I suppose it was about 20 years ago when I first heard that a tree gave its life for every paper sack that was manufactured, and we were encouraged to choose plastic bags over paper. Eventually someone enlightened me that brown paper sacks are made from paper pulp so apparently not the drain on our trees that we were led to believe. However, paper bags are more expensive to the retailer than plastic, and the consumer was still encouraged to opt for plastic. I can only think of two retailers in my community who still offer paper as a choice.
|Vance at the outdoor fireplace c. 1950|
Today we are all familiar with the drawbacks of those plastic bags. They are subject to splitting and tearing and have to be packed fairly lightly, which means you come home from shopping with many of them. Just one trip by the landfill illustrates another problem – hundreds of plastic sacks clinging to the chain link fence. We do not have a viable way to destroy them, and their re-use is limited. In the state of Washington, Seattle has banned them (as have a number of states and cities), but here on the other side of the state, they are still in full use. The solution is to “remember your reusable shopping bags,” and if you can carry your purchase without a bag, just say, “I don’t need a bag.”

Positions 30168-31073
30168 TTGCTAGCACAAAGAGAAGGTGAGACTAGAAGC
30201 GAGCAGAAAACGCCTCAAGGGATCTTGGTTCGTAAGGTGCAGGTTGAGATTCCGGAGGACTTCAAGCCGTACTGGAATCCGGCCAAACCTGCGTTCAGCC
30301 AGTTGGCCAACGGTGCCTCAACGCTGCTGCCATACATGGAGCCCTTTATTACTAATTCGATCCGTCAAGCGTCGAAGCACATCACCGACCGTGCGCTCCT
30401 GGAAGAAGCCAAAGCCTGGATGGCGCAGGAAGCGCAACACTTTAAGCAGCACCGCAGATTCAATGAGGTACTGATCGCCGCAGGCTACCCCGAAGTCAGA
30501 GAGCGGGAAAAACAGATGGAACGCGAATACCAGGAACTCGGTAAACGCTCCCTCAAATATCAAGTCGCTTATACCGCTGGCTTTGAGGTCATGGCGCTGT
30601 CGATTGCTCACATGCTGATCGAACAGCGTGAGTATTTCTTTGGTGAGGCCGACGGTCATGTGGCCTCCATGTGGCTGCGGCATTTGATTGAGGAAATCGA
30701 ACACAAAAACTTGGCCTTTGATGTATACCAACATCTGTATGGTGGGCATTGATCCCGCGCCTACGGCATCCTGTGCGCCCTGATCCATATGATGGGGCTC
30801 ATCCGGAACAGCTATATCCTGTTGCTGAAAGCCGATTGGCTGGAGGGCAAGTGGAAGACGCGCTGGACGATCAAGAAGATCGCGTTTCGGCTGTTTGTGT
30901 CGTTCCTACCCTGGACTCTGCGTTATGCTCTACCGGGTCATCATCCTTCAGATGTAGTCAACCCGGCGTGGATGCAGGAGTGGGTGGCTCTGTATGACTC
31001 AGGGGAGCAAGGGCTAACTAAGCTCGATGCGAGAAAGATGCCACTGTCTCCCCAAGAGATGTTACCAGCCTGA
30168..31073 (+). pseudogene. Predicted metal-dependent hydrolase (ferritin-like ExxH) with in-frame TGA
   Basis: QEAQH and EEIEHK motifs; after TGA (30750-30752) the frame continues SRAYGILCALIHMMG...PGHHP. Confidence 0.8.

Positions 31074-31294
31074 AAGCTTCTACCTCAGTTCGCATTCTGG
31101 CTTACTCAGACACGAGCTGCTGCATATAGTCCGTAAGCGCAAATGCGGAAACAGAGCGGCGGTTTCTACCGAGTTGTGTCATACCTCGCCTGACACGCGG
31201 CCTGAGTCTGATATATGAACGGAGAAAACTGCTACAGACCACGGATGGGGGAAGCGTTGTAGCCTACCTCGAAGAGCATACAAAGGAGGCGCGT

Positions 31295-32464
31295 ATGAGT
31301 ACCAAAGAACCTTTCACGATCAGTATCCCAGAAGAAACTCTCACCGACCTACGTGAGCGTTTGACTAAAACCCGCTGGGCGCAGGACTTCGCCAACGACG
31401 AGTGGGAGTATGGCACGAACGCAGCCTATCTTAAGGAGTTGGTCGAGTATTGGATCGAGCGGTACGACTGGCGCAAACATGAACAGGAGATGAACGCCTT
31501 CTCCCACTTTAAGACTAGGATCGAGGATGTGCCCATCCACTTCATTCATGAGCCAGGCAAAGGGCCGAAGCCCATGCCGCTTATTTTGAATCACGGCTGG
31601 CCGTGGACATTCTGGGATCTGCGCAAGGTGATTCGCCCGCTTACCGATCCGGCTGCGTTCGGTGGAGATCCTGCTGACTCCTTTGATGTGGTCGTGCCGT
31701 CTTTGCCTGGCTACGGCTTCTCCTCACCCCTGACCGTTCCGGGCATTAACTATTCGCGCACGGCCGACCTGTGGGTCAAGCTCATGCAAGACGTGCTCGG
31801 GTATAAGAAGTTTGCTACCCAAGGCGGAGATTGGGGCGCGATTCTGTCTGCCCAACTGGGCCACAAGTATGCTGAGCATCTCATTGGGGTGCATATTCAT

I have quite a number of reusable shopping bags stored in the back of the car, most of them promoting a specific retailer. I try to be retailer specific when I use my bags, figuring that Rosauers would prefer I not leave their store carrying bags that say “Albertsons.” However, as I loaded my groceries into the car at Rosauers one day, the bagger noted my reusable bags and exclaimed, “You DO have reusable bags!”
“Yes,” I said, “but not for Rosauers.”
“They don’t care,” she said emphatically; “you can re-use any bag.”
Years ago, while we raised our family, I collected a lot of paper sacks – way more than I could re-use. I gave extras to my parents whose re-use didn’t keep up with their supply. They lined their waste baskets with them.
When I was growing up, it was standard to wrap a box for mailing in brown paper. I think they called it Kraft paper but often it worked just as well to re-use a brown paper sack. We also tied parcels with string. My mother carefully cut the string from parcels we received and saved it for re-use. Grandma Ina was delighted when she received a parcel tied with green string, which she re-used to tie gifts.
Life changes, and some opportunities to re-use just disappear. I don’t recall when the Post Office told us to stop wrapping and tying boxes. As I recall, the paper and string tended to get caught in the conveyor belts. The new way was perhaps less time consuming and more efficient for the consumer, but the old way provided a means of re-using paper and boxes. KW